|George Hunter White|
While looking through some old OSS files, Dr. Sidney Gottlieb
discovered that mariiuana had been tested on unsuspecting subjects in an
effort to develop a truth serum. These experiments had been organized by
George Hunter White, a
tough, old-fashioned narcotics officer who ran a training school for
American spies during World War II. Perhaps White would be interested in
testing drugs for the CIA. As a matter of protocol Gottlieb first
Anslinger, chief of the Federal Narcotics Bureau. Anslinger was
favorably disposed and agreed to "lend" one of his top men to the CIA on
a part-time basis.
Right from the start White had plenty of leeway in running his operations. He rented an apartment in New York's Greenwich Village, and with funds supplied by the CIA he transformed it into a safehouse complete with two-way mirrors, surveillance equipment, and the like. Posing as an artist and a seaman, White lured people back to his pad and slipped them drugs. A clue as to how his subjects fared can be found in White's personal diary, which contains passing references to surprise LSD experiments: "Gloria gets horrors...Janet sky high." The frequency of bad reactions prompted White to coin his own code word for the drug--"Stormy"--which was how he referred to LSD throughout his fourteen-year stint as a CIA operative. In 1955 White was transferred to San Francisco, where two more safehouses were established. During this period he initiated Operation Midnight Climax, in which drug-addicted prostitutes were hired to pick up men from local bars and bring them back to a CIA-financed bordello. Unknowing customers were treated to drinks laced with LSD while White sat on a portable toilet behind two-way mirrors, sipping martinis and watching every stoned and kinky moment.
As payment for their services the hookers received $100 a night, plus a guarantee from White that he'd intercede on their behalf should they be arrested while plying their trade. In addition to providing data about LSD, Midnight Climax enabled the CIA to learn about the sexual proclivities of those who passed through the safe-houses. White's harem of prostitutes became the focal point of an extensive CIA study of how to exploit the art of lovemaking for espionage purposes.
When he wasn't operating a national security whorehouse, White would cruise the streets of San Francisco tracking down drug pushers for the Narcotics Bureau. Sometimes after a tough day on the beat he invited his narco buddies up to one of the safehouses for a little "R and R." Occasionally they unzipped their inhibitions and partied on the premises--much to the chagrin of the neighbors, who began to complain about men with guns in shoulder straps chasing after women in various states of undress. Needless to say, there was always plenty of dope around, and the feds sampled everything from hashish to LSD. "So far as I'm concerned," White later told an associate, "'clear thinking' was non-existent while under the influence of any of these drugs. I did feel at times like I was having a 'mind-expanding experience' but this vanished like a dream immediately after the session."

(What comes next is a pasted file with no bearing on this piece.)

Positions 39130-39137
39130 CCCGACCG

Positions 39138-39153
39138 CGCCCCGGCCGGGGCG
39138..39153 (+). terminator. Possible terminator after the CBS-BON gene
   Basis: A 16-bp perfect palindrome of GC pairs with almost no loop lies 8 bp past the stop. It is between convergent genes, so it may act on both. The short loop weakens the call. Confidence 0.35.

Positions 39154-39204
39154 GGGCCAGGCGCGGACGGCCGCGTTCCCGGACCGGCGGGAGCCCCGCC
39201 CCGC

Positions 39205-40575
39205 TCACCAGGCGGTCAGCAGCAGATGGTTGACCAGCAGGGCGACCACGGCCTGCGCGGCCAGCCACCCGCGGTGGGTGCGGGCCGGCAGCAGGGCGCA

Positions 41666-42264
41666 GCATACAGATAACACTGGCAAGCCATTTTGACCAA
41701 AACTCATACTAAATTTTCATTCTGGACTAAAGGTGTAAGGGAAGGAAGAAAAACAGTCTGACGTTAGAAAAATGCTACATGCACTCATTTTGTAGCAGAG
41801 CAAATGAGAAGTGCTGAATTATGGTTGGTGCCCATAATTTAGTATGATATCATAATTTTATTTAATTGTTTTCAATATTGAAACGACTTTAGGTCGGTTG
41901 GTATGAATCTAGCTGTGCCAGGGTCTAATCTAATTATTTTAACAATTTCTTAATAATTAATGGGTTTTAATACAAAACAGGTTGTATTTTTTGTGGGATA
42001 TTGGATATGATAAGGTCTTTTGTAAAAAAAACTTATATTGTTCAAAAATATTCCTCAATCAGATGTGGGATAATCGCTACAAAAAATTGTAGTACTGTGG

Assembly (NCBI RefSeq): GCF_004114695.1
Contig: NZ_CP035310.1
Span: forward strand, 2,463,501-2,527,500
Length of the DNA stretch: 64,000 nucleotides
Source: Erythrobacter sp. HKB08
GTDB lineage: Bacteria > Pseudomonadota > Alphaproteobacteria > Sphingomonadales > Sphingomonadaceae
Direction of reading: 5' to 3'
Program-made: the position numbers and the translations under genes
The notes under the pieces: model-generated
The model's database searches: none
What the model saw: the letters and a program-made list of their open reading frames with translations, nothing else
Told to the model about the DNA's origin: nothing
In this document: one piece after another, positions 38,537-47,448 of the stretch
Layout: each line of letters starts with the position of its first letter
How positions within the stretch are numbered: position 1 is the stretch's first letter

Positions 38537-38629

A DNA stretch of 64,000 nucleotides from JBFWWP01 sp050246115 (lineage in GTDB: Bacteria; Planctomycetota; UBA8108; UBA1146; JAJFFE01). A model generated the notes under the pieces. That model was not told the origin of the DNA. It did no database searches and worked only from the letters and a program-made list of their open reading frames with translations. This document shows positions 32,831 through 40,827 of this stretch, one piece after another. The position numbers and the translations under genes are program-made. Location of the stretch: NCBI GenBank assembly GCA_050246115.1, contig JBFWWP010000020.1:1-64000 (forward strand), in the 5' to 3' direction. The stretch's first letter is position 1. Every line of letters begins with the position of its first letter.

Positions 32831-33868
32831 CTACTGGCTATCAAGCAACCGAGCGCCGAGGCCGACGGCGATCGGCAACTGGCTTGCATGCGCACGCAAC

White had quite a scene going for a while. By day he fought to keep drugs out of circulation, and by night he dispensed them to strangers. Not everyone was cut out for this kind of schizophrenic lifestyle, and White often relied on the bottle to reconcile the two extremes. But there were still moments when his Jekyll-and-Hyde routine got the best of him. One night a friend who had helped install bugging equipment for the CIA stopped by the safehouse only to find the roly-poly narcotics officer slumped in front of a full-length mirror. White had just finished polishing off a half gallon of Gibson's. There he sat, with gun in hand, shooting wax slugs at his own reflection.
No definitive record exists as to when the CIA's unwitting acid tests were terminated, but it appears that White and the CIA parted ways when he retired from the Narcotics Bureau in 1966. Afterwards White reflected upon his service for the Agency in a letter to Gottlieb: "I was a very minor missionary, actually a heretic, but I toiled wholeheartedly in the vineyards because it was fun, fun, fun. Where else could a red-blooded American boy lie, kill, cheat, steal, rape, and pillage with the sanction and blessing of the All-Highest?"
An excerpt from Acid Dreams: The Complete Social History of
LSD: The CIA, the Sixties and Beyond, by Martin A. Lee and Bruce Shlain
Copyright 1985 by Martin A. Lee and Bruce Shlain
The Acid Dreams web site: http://www.levity.com/aciddreams/